• Wed. Sep 28th, 2022

Tabloid magic meets its Maker

ByRandall B. Phelps

Sep 8, 2022

The death of Anne Heche hit me hard. I didn’t know her, she meant nothing to me personally. A 90s photo of her and Ellen DeGeneres having a spoonful was the sum. It was still sad, right? A life reduced to the small measure you can fit in a tabloid column.

You may have seen a picture of Marilyn Monroe in the morgue. I do not recommend it. It’s as if the clock strikes midnight and the princess becomes the maid of the scullery again. Death comes to claim its due and the fairy tale dissolves, its unrecognizable lifeless matter as a starlet in a pleated white dress above the windy subway vent.

Monroe’s real name was Norma Jeane Mortenson, of course, but Hollywood didn’t favor real names. Sometimes it was understandable: Natalie Wood (Natalia Nikolaevna Zakharenko); Kirk Douglas (Issur Danielovitch Demsky); Audrey Hepburn (Edda Kathleen van Heemstra Hepburn-Ruston).

But that was mostly because Hollywood is in the fantasy business. Real people are very awkward when you’re in the fantasy world.

Deaths like Tinseltown magic imploded by Heche. The Word of God then rings truer: Every man “is like perishing beasts” (Psalm 49:12). There is “no advantage” of one over another, or even over beasts (Ecclesiastes 3:19). Life returns to its elemental elements. We are all creatures, with a breath lent by God.

I bought Jane Russell’s (real name) autobiography for change at a garage sale. If I hadn’t read her, she would remain to me a 1950s “sex symbol” and an aging spokesperson for the Playtex bra – a character, not a person. I wouldn’t have known about her unwavering pro-life stance following a botched abortion. I wouldn’t have known how she had pushed Marilyn Monroe to accompany her to a Bible study. I would not have read this in his preface:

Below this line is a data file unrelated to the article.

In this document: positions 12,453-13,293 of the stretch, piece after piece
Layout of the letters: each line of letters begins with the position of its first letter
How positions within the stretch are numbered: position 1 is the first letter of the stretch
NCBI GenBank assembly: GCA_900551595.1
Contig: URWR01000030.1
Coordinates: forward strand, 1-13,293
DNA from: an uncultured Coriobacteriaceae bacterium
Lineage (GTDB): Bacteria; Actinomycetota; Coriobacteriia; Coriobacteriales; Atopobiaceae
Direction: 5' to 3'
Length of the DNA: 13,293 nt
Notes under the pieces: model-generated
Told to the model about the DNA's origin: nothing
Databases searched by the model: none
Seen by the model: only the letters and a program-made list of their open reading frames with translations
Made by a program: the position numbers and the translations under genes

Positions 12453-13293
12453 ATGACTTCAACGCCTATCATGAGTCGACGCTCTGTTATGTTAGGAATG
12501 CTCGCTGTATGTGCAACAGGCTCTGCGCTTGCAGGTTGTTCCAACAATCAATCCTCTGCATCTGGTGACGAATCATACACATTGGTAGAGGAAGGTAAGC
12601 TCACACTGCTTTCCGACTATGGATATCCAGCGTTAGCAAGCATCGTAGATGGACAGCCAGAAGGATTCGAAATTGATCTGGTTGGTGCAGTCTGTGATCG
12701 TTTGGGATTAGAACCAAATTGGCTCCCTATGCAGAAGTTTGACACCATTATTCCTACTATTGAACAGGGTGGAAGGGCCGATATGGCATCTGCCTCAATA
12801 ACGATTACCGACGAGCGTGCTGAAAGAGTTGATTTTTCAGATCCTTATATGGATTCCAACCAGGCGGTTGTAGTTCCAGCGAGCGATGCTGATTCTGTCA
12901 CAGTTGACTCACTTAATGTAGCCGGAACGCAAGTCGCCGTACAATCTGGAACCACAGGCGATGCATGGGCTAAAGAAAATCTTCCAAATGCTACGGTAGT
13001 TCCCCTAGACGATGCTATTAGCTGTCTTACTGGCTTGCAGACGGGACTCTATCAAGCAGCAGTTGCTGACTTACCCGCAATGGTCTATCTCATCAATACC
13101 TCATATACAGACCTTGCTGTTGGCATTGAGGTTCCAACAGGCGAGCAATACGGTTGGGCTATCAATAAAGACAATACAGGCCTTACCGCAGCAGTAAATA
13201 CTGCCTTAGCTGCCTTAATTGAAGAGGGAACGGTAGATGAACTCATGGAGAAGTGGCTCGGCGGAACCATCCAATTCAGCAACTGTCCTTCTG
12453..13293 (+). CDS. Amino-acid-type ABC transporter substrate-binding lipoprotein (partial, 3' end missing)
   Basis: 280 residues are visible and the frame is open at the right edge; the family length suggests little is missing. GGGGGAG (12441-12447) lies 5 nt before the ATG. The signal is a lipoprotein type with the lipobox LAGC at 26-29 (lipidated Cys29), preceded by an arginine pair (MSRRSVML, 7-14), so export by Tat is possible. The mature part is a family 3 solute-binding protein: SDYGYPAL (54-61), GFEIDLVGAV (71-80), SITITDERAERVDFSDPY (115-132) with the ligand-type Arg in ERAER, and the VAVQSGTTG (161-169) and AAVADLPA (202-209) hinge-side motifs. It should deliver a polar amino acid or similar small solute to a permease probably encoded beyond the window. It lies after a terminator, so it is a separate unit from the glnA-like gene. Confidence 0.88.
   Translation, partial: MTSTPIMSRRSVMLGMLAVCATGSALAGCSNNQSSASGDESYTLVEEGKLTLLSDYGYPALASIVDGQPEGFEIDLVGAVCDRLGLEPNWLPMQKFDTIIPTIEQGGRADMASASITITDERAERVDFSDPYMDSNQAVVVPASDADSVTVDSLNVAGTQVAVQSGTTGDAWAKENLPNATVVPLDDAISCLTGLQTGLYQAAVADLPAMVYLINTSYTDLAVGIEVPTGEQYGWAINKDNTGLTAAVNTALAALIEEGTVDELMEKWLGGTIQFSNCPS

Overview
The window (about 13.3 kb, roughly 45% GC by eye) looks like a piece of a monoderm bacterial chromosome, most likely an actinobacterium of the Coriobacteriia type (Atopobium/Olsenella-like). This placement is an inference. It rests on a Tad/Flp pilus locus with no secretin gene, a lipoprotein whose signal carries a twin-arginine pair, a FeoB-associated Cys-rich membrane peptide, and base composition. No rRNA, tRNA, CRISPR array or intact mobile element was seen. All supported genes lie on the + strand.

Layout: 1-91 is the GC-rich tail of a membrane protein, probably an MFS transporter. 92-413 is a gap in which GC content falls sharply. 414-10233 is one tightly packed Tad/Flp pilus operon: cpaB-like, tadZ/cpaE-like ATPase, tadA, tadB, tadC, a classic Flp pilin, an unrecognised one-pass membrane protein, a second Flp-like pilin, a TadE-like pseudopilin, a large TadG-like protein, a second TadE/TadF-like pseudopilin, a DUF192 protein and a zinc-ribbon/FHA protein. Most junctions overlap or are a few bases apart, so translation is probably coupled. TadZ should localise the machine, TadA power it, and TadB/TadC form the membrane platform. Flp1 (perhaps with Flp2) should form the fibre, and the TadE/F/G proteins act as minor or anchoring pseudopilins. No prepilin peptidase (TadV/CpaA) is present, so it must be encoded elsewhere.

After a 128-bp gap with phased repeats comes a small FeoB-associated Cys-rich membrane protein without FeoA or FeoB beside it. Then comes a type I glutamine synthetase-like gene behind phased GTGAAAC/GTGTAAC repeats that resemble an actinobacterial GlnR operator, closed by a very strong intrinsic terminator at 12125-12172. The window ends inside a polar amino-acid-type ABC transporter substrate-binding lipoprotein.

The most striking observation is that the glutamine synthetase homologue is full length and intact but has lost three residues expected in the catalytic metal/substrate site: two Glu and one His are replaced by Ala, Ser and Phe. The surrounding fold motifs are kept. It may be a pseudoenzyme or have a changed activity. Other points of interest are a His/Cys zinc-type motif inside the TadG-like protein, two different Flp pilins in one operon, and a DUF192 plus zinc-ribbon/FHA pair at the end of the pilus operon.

“This is not the story of someone who found Christ in the middle of his life and therefore found a bed of roses, perfection and joy from that day on. Rather, it is the story of a person who found and accepted Jesus at the age of six, then found himself on the same long and painful journey as this man of The pilgrim’s journey. Wherever the poor pilgrim was, I went twice. And unlike Pilgrim, I often fell out of the way; or, as the Lord said, ‘Your detours have been as in a labyrinth.’ In those moments, I can just see him looking at me sadly and shaking his head.

Sunday afternoon Yankees baseball was my childhood wallpaper. But they were icons, not men. On tired road trips and in the similarity of hotels, better “inside baseball” was being played. Second baseman Bobby Richardson was working on the soul of alcoholic center fielder Mickey Mantle. He recalls for a 2020 New York Post interview:

“I remember [Mantle] called at 5 a.m. and said to my wife, ‘Betsy, I want Bobby to pray for me.’ We shared a verse that meant a lot to him: ‘Delight in the Lord. Find your joy in Him at all times.’ … For the past few days, he’s been telling doctors he’s ready. Mickey wasn’t afraid to die.

Everyone you meet is a person first, and anything else – actress, baseball player, Indian chief – far behind. Every person you meet is a soul in need of their Saviour. In true spirituality (1971) Francis Schaeffer reminds me of this necessary mentality in all my interactions: “The Bible presents us with no mechanical human relationship; it allows none, because God did not create us as machines. … Our relationship with other men should not be primarily legal, although there are proper legal relationships between men. John the Baptist face to face with Herod, although aware of a political power differential, knew it was time to address his ruler primarily as a man and rebuked his immorality (Mark 6:18).

As for Anne Heche, I find myself praying for her two sons when they come to mind. And isn’t it sad if this is the closest many in his life have ever touched to the real Anne?